“We were really hoping to see something on that third pass. We prepared very well and were really disappointed not to see anything,’ says Morley, marking perhaps the first time in history an engineer was disappointed because his spacecraft performed exactly as expected.

Morley thinks that the anomaly may not have shown up because the flybys were high, more than 1,200 miles (2,000km) above Earth’s surface. Similarly, Nasa’s Mercury mission Messenger sailed past Earth in 2005 at 2,336 kilometres with no unexpected gain in speed.

This is why Juno’s flyby is so important. For the first time in fifteen years, a spacecraft will slingshot around the Earth at low altitude, at about 310 miles (500km). This could produce an effect as large as 6mm per second.

Close encounter

Preparations for this flyby began months ago. “We are scheduling tracking support from a pair of ESA tracking stations that we would have not otherwise scheduled,” says Scott. ESA stations in Argentina and Australia will see Juno up to a few minutes before closest approach and then again about 10-15 minutes afterwards. Yet, in a piece of bad luck, there is no tracking station available to watch Juno during the closest part of its encounter, which takes place above South Africa. It is at its closest approach that the anomaly is assumed to take place.

Nevertheless, Nasa scientists are eagerly awaiting the tracking data that will be available, especially by those who helped solve another spacecraft navigational puzzle. The behaviour of Nasa’s Pioneer 10 and 11 spacecraft vexed minds for decades, as it looked as if the Sun was exerting a slightly greater pull of gravity than expected from Newton’s theory. After a great deal of international effort and years of work to analyse the tracking data, the explanation was revealed to be a more mundane effect – it was the excess heat bouncing off the back of the spacecraft’s main antenna.

Could something similar be responsible for the flyby anomaly? Orfeu Bertolami Neto, a physicist from University of Porto, Portugal, thinks not. “The flyby anomaly acceleration is much larger than the Pioneer anomaly,” he says. And a 2011 analysis of ESA’s Rosetta mission by Benny Rievers and Claus Lammerzahl, both from the Center of Applied Space Technology and Microgravity (ZARM), University of Bremen, Germany, came to the conclusion that its flyby anomaly could not be explained in the same way as Pioneer. With that explanation discounted, the only route forward is to collect more data, and that means more flybys.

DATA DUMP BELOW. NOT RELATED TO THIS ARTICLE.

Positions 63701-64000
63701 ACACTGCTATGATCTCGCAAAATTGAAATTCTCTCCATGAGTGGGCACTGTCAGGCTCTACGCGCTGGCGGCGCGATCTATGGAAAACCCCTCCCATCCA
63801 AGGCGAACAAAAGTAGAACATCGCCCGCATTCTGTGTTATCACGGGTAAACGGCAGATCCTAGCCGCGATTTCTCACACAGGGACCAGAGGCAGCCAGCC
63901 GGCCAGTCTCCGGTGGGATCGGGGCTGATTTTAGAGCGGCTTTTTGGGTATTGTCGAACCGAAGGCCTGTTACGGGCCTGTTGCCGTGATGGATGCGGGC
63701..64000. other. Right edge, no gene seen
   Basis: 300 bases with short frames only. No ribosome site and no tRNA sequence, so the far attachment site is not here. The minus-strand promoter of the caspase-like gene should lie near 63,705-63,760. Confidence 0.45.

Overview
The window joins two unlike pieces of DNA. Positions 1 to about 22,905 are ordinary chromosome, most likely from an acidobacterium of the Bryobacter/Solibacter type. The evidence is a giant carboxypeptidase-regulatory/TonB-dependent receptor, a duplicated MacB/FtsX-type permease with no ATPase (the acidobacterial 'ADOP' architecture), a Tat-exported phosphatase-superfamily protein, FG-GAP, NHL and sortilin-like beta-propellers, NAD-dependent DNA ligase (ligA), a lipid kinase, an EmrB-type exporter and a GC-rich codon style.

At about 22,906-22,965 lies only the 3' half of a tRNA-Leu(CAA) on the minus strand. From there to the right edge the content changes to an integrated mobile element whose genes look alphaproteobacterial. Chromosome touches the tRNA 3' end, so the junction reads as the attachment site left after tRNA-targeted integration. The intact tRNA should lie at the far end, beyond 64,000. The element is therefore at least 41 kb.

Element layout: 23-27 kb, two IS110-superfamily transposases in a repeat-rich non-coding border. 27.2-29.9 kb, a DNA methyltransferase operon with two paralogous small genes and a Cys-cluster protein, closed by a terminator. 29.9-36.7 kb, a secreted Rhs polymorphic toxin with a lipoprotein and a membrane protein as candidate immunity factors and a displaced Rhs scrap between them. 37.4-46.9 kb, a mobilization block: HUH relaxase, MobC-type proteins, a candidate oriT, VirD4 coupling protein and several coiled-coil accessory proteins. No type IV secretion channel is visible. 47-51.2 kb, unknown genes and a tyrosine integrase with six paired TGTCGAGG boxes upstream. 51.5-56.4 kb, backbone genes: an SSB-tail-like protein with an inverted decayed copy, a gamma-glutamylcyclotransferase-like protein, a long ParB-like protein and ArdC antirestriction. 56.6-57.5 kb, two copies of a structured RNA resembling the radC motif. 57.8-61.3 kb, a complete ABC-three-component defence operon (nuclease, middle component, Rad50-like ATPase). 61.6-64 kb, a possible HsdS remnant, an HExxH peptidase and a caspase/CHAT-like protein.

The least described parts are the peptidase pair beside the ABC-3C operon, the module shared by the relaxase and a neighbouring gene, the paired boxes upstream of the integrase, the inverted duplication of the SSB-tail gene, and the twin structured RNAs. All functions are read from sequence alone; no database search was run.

To make the Juno data even more valuable, Nasa will power up its accelerometers for the flyby to complement the tracking data. “[Juno’s] accelerometers are sensitive enough to detect the size of the typical anomaly provided it occurs over a short enough time – less than about 10 minutes,” says William Folkner, head of the gravity science team at JPL.

Assuming the anomaly does occur, a sensitive instrument called an accelerometer might give theoreticians their first real insight into the physics behind the velocity jump. A zero accelerometer reading would show it to be the result of a gravitational effect. Any other reading would indicate an external force has acted on the spacecraft.

Galaxy quest

Looking beyond the Juno flyby, Bertolami had proposed a small mission dedicated to studying the anomaly. He envisaged a small independent microsatellite that would constantly orbit the Earth on trajectories that mimic flybys. It would stay in constant touch with ESA’s Galileo satellite navigation system, calculating its position so that any unexpected acceleration could be caught as it happened.

Although that particular proposal seems to have run aground, another proposed ESA spacecraft could do the same job. The Space-Time Explorer and Quantum Equivalence Principle Space Test (STE-Quest) is an ESA candidate mission for launch by 2024. If selected, the mission will explore the force of gravity, but Jorge Paramos, a physicist now at the University of Porto, Portugal, and Gerald Hechenblaikner, Astrium Satellites, Germany, have suggested the spacecraft could also be used to investigate the flyby anomaly, with virtually no change to its original mission and no extra instruments.

As part of its primary mission, STE-Quest will monitor the movement of atoms under the free-fall conditions of space. To do this successfully, it will use the Galileo satellites and an accelerometer to know exactly where it is, and how it is moving. It turns out that this information could also pinpoint the flyby anomaly as STE-Quest swings by Earth repeatedly on its elliptical orbit.

If STE-Quest were funded – and any positive signal from Juno this month could make the mission look even more desirable – it would then provide a flood of data for the task of deciding whether there is a simple (relatively speaking) explanation for the flyby anomaly, an unanticipated facet of relativity, for example, or an effect based upon the Earth not being completely round, or truly new physics at work.

Whatever it turns out to be, after decades of head scratching and frustration, there is now a real chance of making progress. All we need is for the anomaly to turn up again on cue. Any time now, hopefully.